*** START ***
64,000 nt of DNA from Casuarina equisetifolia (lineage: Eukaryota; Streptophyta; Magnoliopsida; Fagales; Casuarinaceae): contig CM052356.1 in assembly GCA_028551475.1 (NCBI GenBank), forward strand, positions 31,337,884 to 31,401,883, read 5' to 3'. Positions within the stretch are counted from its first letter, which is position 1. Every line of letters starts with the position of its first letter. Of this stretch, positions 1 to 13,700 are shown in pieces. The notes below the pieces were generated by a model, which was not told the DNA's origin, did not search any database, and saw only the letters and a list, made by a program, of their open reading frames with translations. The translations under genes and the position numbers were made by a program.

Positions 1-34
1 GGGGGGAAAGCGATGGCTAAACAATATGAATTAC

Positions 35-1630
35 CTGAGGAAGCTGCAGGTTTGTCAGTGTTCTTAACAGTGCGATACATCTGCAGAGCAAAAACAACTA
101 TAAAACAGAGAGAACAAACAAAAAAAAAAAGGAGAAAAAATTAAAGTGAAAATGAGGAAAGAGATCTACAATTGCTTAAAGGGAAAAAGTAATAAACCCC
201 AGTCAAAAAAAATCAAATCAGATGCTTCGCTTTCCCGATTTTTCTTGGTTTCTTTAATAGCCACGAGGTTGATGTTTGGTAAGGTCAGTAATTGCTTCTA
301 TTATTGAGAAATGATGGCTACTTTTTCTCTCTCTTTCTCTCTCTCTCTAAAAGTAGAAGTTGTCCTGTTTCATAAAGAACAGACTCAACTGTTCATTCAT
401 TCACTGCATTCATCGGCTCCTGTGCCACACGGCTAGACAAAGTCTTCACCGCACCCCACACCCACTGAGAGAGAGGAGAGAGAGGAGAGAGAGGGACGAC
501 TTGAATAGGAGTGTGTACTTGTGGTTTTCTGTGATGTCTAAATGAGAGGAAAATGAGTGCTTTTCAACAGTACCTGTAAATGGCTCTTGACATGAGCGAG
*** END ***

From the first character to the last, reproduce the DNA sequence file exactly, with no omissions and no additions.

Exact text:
64,000 nt of DNA from Casuarina equisetifolia (lineage: Eukaryota; Streptophyta; Magnoliopsida; Fagales; Casuarinaceae): contig CM052356.1 in assembly GCA_028551475.1 (NCBI GenBank), forward strand, positions 31,337,884 to 31,401,883, read 5' to 3'. Positions within the stretch are counted from its first letter, which is position 1. Every line of letters starts with the position of its first letter. Of this stretch, positions 1 to 13,700 are shown in pieces. The notes below the pieces were generated by a model, which was not told the DNA's origin, did not search any database, and saw only the letters and a list, made by a program, of their open reading frames with translations. The translations under genes and the position numbers were made by a program.

Positions 1-34
1 GGGGGGAAAGCGATGGCTAAACAATATGAATTAC

Positions 35-1630
35 CTGAGGAAGCTGCAGGTTTGTCAGTGTTCTTAACAGTGCGATACATCTGCAGAGCAAAAACAACTA
101 TAAAACAGAGAGAACAAACAAAAAAAAAAAGGAGAAAAAATTAAAGTGAAAATGAGGAAAGAGATCTACAATTGCTTAAAGGGAAAAAGTAATAAACCCC
201 AGTCAAAAAAAATCAAATCAGATGCTTCGCTTTCCCGATTTTTCTTGGTTTCTTTAATAGCCACGAGGTTGATGTTTGGTAAGGTCAGTAATTGCTTCTA
301 TTATTGAGAAATGATGGCTACTTTTTCTCTCTCTTTCTCTCTCTCTCTAAAAGTAGAAGTTGTCCTGTTTCATAAAGAACAGACTCAACTGTTCATTCAT
401 TCACTGCATTCATCGGCTCCTGTGCCACACGGCTAGACAAAGTCTTCACCGCACCCCACACCCACTGAGAGAGAGGAGAGAGAGGAGAGAGAGGGACGAC
501 TTGAATAGGAGTGTGTACTTGTGGTTTTCTGTGATGTCTAAATGAGAGGAAAATGAGTGCTTTTCAACAGTACCTGTAAATGGCTCTTGACATGAGCGAG